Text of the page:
# Why a high number of harmonics means a lower bitrate?

I am studying on a book (I'm still at basics) and I haven't understood why a signal with a lower number of harmonics implies a low bit rate. I have this figure:

It clearly shows how a signal with a high number of harmonics means that the bits are easier to "recognize". The bits in the last figure are 01100010. But it also shows the relationships between the number of harmonics and the bit rate:

My question is: shouldn't it be the opposite? A signal with many harmonics could represent more bits than a signal with few harmonics. A signal with N harmonics is able to carry N bits in a certain period of time T, while a signal with just one harmonic can carry just 1 bit in T nano seconds. But there is something wrong in my argument, could someone clarify this?

• There appears to be some context missing. Which book are you studying? Perhaps someone familiar with it can help. – user_1818839 Mar 5 '13 at 18:58
• We need more context to answer this, but what I think its saying is, Given a fixed channel bandwidth, say 2400 Hz, you can carry more harmonics of a lower bps signal. – The Photon Mar 5 '13 at 19:00
• I think indeed some context is missing. As I see it, this is a perfect example of showing that you can't reliably encode bits at a given bitrate if the channel bandwidth is too small. Generally bitsPerSecond is 2×channelBandwidth. If you disregard that rule of thumb and use a too low bandwidth, then you get the top three silly images. In my opinion the first harmonic is at an entirely wrong frequency (way too low). I don't think this chapter is particulary clear. – jippie Mar 5 '13 at 19:12
• Sorry I said book because I am missing the term. It's a collection of slides, not properly a book. As for the context, it's just saying to show the relationship between bit rate and harmonics, after showing Fourier serie and showing how a signal can be interpreted as a sequence of bits. Do you need more information? – Ramy Al Zuhouri Mar 5 '13 at 19:25
• @RamyAlZuhouri, without more context, the text written explaining the table, I don't think we can explain what the table means. Therefore "it's difficult to tell what is being asked here." – The Photon Mar 5 '13 at 20:07

The table merely says that given a channel with a fixed bandwidth, if you transmit a signal through it (input can contain infinite harmonics), at the output only the first harmonics will get through, where a high baud rate (high fundamental frequency) will get less harmonics through than a low baud rate signal. In other words, a low baud rate signal will come out the other side relatively unaffected by the channel, while a high baud rate signal can be severely distorted (even completely filtered out).

This is important because if the signal gets too distorted, the original bits cannot be reliably recovered due to intersymbol interference and the increased relevance of noise perturbations.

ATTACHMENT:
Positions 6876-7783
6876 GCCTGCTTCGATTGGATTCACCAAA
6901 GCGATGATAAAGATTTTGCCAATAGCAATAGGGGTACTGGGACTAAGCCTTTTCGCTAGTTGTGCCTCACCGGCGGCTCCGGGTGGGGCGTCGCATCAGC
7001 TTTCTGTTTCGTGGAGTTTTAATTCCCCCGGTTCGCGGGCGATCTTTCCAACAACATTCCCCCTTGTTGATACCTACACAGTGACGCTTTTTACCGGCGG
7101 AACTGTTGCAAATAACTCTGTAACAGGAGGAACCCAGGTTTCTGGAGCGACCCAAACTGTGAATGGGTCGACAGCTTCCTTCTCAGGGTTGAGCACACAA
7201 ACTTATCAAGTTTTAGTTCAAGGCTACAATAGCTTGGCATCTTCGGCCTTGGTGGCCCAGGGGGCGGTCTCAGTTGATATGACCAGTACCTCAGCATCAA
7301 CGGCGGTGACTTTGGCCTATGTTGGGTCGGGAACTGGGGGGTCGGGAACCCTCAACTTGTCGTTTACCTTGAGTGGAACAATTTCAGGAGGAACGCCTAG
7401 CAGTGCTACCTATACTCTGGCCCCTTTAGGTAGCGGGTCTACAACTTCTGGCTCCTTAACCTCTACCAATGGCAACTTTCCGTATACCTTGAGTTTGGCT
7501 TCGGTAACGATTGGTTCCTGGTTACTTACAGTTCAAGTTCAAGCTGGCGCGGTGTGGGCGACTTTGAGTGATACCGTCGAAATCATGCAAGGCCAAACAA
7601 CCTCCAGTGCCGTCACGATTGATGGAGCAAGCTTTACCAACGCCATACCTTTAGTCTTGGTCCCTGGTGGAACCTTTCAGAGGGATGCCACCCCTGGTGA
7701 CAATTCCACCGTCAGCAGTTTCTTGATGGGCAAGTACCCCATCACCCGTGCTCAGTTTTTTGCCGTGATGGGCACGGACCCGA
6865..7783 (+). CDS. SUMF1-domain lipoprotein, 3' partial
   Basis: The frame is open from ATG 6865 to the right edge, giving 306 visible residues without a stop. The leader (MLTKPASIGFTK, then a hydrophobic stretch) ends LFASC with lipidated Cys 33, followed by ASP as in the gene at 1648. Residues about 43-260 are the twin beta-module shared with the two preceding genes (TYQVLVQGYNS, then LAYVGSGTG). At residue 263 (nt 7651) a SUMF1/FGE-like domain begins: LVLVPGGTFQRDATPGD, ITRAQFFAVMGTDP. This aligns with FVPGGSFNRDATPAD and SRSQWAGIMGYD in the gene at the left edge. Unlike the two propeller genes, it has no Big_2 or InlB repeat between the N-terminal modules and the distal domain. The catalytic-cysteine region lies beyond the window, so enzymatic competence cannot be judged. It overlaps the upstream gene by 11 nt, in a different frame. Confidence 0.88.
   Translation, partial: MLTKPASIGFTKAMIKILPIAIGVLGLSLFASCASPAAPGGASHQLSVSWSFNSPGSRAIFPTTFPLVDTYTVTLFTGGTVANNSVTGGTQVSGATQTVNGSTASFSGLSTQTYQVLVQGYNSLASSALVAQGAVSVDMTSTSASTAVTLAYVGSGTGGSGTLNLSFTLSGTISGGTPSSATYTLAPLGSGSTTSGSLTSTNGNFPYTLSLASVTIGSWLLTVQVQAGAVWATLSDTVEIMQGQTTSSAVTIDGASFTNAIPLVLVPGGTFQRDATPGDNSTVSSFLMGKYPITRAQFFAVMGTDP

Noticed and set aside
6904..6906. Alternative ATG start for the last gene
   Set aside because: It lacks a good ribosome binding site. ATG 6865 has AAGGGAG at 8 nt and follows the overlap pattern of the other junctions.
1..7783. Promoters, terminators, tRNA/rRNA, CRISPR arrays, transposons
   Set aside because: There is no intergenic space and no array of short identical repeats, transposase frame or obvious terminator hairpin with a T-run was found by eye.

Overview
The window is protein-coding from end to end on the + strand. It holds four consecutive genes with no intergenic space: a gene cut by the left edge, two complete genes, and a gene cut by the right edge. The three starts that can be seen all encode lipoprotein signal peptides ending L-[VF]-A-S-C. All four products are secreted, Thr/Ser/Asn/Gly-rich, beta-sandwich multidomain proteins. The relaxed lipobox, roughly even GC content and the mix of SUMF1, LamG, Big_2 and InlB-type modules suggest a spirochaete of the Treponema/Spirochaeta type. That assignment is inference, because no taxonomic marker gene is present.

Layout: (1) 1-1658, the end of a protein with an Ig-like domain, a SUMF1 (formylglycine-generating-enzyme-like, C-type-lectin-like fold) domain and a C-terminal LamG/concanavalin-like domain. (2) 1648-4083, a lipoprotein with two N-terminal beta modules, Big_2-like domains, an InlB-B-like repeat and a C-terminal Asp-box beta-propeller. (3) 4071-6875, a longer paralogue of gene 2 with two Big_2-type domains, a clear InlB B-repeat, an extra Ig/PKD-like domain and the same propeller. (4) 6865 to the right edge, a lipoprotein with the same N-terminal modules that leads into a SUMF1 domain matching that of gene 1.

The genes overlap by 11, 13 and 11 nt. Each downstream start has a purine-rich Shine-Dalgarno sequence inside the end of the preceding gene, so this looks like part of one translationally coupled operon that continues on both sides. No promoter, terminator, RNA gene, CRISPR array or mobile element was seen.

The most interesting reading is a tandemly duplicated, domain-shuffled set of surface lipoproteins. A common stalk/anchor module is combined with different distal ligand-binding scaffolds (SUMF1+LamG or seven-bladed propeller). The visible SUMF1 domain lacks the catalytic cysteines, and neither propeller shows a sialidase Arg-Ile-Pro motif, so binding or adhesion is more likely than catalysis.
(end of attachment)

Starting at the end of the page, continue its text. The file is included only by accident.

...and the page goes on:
So a low number of harmonics does not imply a low bit rate. Quite the opposite, a low bit rate implies a high number of harmonics going through the channel.

The general criterion for finding baud rate vs channel bandwidth limits are given by the Nyquist Criterion. Note that, although related, this is different than the sampling theorem mentioned in another answer (Shannon-Nyquist), because you are not trying to reconstruct an original "bandwidth limited signal" in the analog sense from a set of samples, it is a matter of determining the original symbols, which is related to threshold decisions, which can be based on sampling, transmitted power (areas), etc.

It is unclear what you mean by "implying" a particular bit rate, and what exactly you envision bit rate meaning.

If you wish to accurately measure a signal by sampling it at regular points in time, then the minimum necessary sample rate (not bit rate) is dictated by the frequency content of that signal. In fact, the absolute minimum sample rate is twice per cycle of the highest frequency of interest. This is often referred to as the Nyquist rate.

Any arbitrary repetitive signal can be decomposed into a sum of sines with specific amplitudes and phase shifts. The period of these sines is the basic repetition period of the composite signal divided by all positive integers. These are called the "harmonics" of the signal, with the first harmonic having the base period/1 sometimes called the "fundamental".

Therefore, sampling a repetitive signal is the same as sampling all the sines that are added up to make that signal. The Nyquist rate applies to each of those. Therefore, more harmonics, which means the sine components will to go to higher frequency, requires a faster sampling rate. It is the highest frquency of interest that dictates the minimum sampling rate. More harmonics means a higher frequency of interest.

The more harmonics, the more channel bandwidth is required to transmit a particular baud rate.

If the channel bandwidth is limited, then baud rate is available bandwidth divided by highest harmonic, which clearly sets up the inverse relationship. (Bit rate is baud rate adjusted for coding.)